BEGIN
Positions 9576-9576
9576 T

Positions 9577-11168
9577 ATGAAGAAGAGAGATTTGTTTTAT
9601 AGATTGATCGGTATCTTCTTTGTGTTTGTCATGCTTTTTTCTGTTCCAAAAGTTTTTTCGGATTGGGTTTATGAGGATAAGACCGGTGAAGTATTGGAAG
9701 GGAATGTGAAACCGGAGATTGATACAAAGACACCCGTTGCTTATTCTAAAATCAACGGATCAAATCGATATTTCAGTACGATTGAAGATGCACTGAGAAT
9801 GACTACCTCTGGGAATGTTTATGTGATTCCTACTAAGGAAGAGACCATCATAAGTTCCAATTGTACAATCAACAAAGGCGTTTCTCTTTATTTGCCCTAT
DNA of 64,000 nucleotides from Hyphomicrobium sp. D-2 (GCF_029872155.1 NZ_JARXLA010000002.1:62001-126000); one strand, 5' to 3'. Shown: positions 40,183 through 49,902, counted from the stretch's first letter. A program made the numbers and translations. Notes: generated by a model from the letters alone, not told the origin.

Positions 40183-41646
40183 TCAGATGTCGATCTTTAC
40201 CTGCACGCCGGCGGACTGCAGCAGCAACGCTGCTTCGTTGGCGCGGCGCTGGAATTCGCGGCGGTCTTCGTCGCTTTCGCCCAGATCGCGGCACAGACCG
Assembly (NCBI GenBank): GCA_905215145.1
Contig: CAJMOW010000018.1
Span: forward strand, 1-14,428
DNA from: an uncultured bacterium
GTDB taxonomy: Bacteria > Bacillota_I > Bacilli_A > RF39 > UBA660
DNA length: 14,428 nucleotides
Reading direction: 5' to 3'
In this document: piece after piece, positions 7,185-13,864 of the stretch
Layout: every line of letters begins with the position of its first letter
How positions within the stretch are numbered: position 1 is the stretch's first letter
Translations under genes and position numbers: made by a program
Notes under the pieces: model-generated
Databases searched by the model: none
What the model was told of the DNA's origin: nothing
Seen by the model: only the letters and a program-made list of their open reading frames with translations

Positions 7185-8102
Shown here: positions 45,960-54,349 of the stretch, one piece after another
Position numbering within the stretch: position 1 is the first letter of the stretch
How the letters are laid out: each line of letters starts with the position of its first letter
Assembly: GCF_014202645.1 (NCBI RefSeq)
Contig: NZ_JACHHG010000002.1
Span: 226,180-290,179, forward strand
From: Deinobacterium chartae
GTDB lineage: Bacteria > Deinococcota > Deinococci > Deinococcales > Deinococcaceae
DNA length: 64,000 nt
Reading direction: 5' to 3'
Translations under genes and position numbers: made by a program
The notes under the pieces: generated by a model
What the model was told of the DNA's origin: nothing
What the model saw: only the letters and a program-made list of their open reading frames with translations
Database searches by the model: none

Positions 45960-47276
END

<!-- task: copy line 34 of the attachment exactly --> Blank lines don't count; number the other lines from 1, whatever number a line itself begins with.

From: Deinobacterium chartae